A Pakistan-U.S. Reset?

A Pakistan-U.S. Reset?

Samara Greenberg

A parliamentary commission in Pakistan charged with recommending ways to restructure Pakistan’s relationship with the U.S. announced its demands on Tuesday. The commission was called after ties between the two states were all but severed following the death of 24 Pakistani soldiers along the Afghan border by NATO airstrikes.

As part of its new rules of engagement, the commission demanded the cessation of drone strikes inside Pakistan, “no hot pursuit or boots on Pakistani territory” — an apparent reference to the Osama bin Laden raid, and for the activities of foreign private security contractors to be “transparent and subject to Pakistani law.” In addition, the committee called for an “unconditional apology from the United States” for the November attacks and argued for an increase in taxes on “all goods importing in or transiting through Pakistan.” Shortly after the November incident, Islamabad closed the U.S. and NATO supply routes from Pakistan to Afghanistan. If reopened, the U.S. should expect higher fees on shipments.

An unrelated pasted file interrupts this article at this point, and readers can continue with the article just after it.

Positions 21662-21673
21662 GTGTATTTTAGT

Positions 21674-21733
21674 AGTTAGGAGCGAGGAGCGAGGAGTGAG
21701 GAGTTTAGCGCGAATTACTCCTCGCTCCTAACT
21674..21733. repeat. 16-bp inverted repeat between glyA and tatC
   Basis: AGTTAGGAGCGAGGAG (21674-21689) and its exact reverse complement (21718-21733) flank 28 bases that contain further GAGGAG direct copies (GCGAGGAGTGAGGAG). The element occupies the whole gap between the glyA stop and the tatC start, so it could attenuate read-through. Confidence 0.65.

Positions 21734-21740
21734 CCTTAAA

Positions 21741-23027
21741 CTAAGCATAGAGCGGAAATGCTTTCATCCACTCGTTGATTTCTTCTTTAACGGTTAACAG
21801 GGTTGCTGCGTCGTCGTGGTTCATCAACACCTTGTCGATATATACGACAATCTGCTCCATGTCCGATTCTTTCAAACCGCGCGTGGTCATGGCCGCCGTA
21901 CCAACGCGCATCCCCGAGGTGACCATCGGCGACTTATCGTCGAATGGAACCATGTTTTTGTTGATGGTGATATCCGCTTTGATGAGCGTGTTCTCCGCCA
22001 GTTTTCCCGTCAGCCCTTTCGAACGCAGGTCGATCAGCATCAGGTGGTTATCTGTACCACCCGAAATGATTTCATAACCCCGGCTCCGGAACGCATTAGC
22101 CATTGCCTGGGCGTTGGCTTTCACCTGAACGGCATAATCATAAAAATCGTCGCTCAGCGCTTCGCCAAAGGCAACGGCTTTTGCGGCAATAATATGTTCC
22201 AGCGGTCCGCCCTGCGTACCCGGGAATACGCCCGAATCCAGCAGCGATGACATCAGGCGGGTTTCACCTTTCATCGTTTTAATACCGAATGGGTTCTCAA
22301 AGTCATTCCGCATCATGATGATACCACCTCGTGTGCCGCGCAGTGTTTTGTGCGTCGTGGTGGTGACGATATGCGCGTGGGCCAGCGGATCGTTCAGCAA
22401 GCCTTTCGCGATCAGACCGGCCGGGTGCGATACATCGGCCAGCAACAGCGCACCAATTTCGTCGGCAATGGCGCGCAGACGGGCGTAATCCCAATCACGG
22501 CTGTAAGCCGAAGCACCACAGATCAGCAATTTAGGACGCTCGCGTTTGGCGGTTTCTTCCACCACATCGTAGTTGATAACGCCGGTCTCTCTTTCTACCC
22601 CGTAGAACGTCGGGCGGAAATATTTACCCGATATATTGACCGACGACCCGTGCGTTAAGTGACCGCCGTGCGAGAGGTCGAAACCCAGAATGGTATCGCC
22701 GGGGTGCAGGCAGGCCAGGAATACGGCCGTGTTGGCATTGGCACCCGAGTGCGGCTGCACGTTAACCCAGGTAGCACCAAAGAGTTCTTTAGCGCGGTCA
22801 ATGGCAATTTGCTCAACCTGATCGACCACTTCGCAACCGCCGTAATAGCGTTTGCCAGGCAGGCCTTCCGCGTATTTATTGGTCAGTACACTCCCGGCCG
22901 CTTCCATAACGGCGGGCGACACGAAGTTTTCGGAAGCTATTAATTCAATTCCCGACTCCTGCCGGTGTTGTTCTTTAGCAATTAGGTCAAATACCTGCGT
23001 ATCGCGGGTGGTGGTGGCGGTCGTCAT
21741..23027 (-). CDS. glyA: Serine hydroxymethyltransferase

Pakistani protesters demonstrate against drone attacks. (Photo: EPA)

Washington and Pakistan have long had rough relations, with drone strikes being a major point of contention. In the coming weeks, after the recommendations are debated, the Pakistani parliament will likely approve of a new set of rules for U.S.-Pakistani relations that may even include an end to drone strikes. But with the Pakistani military in control of the country’s policy on such matters, strikes are expected to continue so that Islamabad may still receive its billions of dollars in aid from Washington.

If Pakistan were truly interested in coordinating with American and NATO troops to definitively root out the extremists living along its border with Afghanistan, drone strikes would likely be unnecessary. Until then, Washington should use every tool in its arsenal to combat the extremists interested in derailing any gains made in Afghanistan once U.S. troops leave by the end of 2014.